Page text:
THE INTERNET TAX MORATORIUM EXPIRATION

COUNTDOWN

Tell the Senate
to Make the
Moratorium
Permanent.
Click Here to Sign the Petition Before It's Too Late.
00
DAYS
00
HOURS
00
MINUTES
00
SECONDS

Energy Tax Prevention Act Passes House, Fails in Senate


Posted by Billy Gribbin on Thursday, April 7th, 2011, 4:58 PM PERMALINK


The U.S. House of Representatives has passed Rep. Fred Upton (R-Mich.) and Sen. James Inhofe’s (R-Okla.) Energy Tax Prevention Act of 2011.  The same measure, introduced by Minority Leader Mitch McConnell (R-Ky.) as an amendment to the SBIR/STTR Reauthorizationbill, failed in the Senate by a tied vote.  This legislation was designed primarily to curtail the Environmental Protection Agency’s proposed regulation of greenhouse gasses.  

As Americans for Tax Reform has previously reported, the last few years have seen the power of the EPA expand through a litany of invasive and economically disastrous rulings. In the words of Grover Norquist, President of ATR, “the EPA is citing the Clean Air Act as justification for its dubious agenda. Employing the Clean Air Act for objectives it was never intended to realize, the EPA has infringed on the legislative responsibilities of Congress.”  The Upton-Inhofe proposal was specifically tailored to pre-empt Agency overreach by returning authority over the America’s climate policy to Congress. Constitutional issues aside, an unchecked EPA is expected to lose billions in revenue and kill hundreds of thousands of jobs nationwide.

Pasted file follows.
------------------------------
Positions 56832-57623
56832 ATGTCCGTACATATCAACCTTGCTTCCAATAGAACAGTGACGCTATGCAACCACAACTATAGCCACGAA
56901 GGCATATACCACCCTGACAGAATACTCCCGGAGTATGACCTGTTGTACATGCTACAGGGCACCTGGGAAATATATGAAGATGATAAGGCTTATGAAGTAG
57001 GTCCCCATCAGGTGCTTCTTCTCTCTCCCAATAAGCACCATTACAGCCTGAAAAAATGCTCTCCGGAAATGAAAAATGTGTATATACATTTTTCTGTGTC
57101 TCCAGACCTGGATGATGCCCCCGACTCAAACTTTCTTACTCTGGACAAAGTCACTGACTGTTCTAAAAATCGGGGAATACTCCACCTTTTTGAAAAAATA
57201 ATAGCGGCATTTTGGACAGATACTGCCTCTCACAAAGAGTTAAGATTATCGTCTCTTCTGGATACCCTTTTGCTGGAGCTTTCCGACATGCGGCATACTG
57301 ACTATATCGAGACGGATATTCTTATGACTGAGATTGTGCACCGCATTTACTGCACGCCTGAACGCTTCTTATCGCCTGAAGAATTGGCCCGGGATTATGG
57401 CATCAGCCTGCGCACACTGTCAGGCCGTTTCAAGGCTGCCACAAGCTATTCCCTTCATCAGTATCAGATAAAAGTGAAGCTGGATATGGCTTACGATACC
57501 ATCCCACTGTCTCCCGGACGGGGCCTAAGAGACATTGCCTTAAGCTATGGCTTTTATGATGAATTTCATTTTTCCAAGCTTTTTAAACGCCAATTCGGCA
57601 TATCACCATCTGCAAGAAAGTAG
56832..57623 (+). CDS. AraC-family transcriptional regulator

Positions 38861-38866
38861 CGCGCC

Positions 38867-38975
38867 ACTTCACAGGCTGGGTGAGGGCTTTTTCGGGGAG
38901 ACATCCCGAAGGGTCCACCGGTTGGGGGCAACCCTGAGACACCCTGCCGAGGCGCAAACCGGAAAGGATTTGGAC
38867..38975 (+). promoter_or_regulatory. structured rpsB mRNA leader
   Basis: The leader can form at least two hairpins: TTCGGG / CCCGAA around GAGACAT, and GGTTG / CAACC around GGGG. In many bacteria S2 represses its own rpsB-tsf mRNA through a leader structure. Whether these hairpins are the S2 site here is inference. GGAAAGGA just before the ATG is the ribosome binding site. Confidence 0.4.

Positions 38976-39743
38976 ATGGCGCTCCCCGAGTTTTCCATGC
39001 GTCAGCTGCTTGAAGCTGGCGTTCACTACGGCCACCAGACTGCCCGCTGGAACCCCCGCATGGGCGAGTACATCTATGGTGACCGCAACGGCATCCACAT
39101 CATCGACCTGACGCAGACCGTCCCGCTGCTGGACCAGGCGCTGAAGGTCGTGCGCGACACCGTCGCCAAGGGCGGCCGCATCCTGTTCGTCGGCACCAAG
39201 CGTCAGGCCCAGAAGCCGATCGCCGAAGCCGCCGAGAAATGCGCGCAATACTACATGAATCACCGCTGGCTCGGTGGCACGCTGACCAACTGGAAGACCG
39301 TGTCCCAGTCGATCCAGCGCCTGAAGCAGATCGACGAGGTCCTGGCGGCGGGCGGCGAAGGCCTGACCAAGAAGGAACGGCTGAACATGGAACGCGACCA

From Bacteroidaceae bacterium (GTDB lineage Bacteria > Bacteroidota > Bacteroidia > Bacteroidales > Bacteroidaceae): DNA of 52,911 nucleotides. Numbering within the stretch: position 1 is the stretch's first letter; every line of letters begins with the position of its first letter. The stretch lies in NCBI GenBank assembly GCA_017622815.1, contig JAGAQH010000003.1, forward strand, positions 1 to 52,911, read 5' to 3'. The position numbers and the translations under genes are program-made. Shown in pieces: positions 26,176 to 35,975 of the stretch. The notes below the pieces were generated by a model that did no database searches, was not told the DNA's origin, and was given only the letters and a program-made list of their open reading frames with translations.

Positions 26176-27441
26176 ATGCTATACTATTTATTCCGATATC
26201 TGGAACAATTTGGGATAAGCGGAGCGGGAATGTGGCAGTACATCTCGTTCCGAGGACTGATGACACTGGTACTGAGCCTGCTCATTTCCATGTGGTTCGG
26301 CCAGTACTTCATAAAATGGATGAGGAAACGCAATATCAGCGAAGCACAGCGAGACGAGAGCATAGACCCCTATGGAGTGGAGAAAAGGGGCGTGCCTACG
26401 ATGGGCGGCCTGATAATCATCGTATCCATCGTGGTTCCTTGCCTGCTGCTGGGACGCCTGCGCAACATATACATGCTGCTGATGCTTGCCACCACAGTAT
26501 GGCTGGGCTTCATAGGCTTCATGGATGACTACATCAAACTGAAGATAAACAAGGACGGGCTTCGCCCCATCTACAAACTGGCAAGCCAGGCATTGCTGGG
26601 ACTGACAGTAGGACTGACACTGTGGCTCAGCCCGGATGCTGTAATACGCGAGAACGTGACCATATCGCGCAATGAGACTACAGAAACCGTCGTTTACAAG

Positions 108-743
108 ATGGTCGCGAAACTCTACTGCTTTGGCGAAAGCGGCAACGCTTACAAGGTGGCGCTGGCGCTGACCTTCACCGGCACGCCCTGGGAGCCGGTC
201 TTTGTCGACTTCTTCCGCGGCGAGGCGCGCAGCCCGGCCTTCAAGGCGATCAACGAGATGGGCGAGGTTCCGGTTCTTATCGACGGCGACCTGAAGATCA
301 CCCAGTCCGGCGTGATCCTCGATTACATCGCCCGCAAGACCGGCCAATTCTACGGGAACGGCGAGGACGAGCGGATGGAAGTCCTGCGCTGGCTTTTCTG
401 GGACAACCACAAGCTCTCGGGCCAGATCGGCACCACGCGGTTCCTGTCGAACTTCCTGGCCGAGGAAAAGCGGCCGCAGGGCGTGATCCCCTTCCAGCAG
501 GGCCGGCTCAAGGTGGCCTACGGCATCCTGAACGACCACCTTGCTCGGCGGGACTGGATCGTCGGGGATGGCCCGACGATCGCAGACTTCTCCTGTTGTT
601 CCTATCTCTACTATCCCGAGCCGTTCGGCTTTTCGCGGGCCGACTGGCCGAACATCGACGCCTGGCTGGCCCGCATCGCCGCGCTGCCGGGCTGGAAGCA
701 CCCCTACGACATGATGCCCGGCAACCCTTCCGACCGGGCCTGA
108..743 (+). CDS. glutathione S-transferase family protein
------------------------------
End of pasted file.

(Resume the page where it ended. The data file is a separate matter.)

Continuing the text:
Congratulations are due to the Democrat members of both chambers who had enough sense to buck their party’s Big Green Government ideology.  In the senate, only four Democrats voted for the McConnell amendment: Mary Landrieu, Joe Manchin, Ben Nelson, and Mark Pryor.  Apparently seeking to return the favor, Susan Collins (R-Maine) went turncoat and deprived her party of a majority, sinking the initiative at 50-50.  Then again, maybe Sen. Collins thinks that Maine has too many jobs, and that EPA interference is a convenient solution.  You can ask her by calling (202) 224-2523.

More from Americans for Tax Reform

hidden